Statutes require that the building code must be written as much as possible in terms of desired results rather than specifying the means to obtain those results. Thus, the code encourages builders to seek new ways to achieve its goals, and building officials are given wide latitude to grant "equivalencies" that allow builders to achieve the code’s goals in diverse ways. Statutes define equivalencies as measures other than a code requirement that provide essentially the same protection that would be provided by a code requirement.
Although Minnesota statutes give the Department of Administration the overall responsibility for promulgating the state building code, we found that:
Four different agencies develop or adopt different building code provisions. The Department of Administration is responsible for developing and adopting the accessibility, construction, fire protection, and mechanical code provisions. The State Board of Electricity and the Department of Health are responsible for developing the code’s electrical and plumbing provisions respectively, but the Department of Administration formally adopts them and retains the authority to modify them prior to adoption. In contrast, statutes give the Department of Public Service the authority to independently develop and adopt energy rules that the Department of Administration must subsequently fold into the state building code. The Department of Administration does not have the authority to modify the energy code provisions that are adopted by the Department of Public Service.
As long as these agencies develop or adopt unrelated code provisions, there are likely to be few problems. However, we found that:
During code development, agencies must understand how proposed changes in one provision affect other building code provisions as well as similar provisions in related state codes. When promulgation authority is located in separate agencies, there are more opportunities for inconsistent language. For example, there have been few problems among the construction, electrical, and plumbing provisions of the building code, partly because the Department of Administration has ultimate adoption authority for these provisions. However, several new energy code provisions that the Department of Public Service recently adopted are inconsistent with proposed changes to the code’s mechanical provisions being developed by the Department of Administration. And, as we discuss later, the departments of Administration and Public Safety have had numerous problems developing and adopting the overlapping provisions of the building and fire codes.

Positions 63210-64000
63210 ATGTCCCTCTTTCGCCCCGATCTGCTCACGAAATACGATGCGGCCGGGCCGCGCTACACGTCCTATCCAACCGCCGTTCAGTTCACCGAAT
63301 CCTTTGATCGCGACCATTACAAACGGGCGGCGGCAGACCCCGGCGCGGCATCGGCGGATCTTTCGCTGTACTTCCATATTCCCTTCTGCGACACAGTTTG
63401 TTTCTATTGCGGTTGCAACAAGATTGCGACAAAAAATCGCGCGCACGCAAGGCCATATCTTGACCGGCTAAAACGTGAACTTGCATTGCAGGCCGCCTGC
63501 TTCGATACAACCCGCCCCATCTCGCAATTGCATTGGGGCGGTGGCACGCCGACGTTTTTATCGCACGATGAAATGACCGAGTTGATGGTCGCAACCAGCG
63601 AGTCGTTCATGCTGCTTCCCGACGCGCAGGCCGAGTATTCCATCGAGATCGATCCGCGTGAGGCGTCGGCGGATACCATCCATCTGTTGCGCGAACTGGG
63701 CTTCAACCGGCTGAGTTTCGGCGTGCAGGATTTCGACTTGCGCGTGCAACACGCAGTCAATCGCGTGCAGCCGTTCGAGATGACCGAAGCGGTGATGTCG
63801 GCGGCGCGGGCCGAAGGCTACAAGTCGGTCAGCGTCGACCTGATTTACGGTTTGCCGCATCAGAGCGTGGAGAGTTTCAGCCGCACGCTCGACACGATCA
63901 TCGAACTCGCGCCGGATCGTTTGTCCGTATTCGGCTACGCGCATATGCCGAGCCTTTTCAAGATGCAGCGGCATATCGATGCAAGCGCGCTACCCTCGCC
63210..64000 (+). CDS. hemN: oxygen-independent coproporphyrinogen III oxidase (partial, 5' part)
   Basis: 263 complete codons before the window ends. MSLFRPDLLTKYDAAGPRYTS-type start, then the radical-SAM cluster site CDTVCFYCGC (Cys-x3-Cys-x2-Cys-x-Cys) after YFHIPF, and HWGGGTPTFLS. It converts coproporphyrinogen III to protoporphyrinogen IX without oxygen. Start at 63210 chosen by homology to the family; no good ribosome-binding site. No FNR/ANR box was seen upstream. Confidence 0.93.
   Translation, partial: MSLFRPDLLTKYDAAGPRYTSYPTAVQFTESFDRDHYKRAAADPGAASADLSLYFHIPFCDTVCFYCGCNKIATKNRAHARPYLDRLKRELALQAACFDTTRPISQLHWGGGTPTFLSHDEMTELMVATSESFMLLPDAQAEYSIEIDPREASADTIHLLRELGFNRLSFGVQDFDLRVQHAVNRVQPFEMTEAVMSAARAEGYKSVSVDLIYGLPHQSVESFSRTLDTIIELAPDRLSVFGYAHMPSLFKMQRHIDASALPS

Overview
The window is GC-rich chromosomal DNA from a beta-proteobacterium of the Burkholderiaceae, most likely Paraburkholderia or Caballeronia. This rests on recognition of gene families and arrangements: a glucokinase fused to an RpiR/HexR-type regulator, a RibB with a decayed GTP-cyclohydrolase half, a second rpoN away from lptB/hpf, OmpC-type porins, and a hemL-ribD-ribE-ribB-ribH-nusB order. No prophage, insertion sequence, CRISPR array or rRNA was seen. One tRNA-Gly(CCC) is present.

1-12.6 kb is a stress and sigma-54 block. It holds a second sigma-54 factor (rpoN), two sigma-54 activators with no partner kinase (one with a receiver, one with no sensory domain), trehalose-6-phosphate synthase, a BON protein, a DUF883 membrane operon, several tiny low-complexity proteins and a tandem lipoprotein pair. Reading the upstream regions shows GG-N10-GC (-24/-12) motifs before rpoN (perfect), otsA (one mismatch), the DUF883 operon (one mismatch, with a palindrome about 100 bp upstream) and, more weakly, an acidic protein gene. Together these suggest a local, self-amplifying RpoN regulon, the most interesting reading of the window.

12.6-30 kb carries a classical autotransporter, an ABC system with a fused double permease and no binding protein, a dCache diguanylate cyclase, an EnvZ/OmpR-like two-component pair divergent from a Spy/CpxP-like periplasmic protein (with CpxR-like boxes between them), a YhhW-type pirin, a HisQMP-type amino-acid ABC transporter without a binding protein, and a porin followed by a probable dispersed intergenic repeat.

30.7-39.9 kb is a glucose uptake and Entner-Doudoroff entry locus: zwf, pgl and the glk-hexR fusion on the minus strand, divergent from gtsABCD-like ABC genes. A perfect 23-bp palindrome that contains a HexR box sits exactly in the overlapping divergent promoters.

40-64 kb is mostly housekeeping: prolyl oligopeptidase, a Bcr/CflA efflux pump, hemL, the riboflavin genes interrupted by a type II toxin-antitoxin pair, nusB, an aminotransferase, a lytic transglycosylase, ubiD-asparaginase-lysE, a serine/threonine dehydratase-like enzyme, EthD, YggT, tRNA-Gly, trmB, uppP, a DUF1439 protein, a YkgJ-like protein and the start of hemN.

We looked at the time that has elapsed between the availability of model codes and the adoption of those codes and their amendments and found that:
For the most part, adopting model codes with no state amendments has taken the least amount of time. For example, the Department of Administration adopted the National Electrical Code without amendments only 11 months after it was initially published. In contrast, it has taken much longer to adopt amended model codes. For instance, we have estimated that it will take the Department of Administration more than two years to promulgate the latest mechanical provisions of the building code, partly because the department must ensure that these provisions are consistent with similar requirements in the code’s energy provisions. Likewise, amending and adopting the most recent construction provisions of the building code took about one and a half years.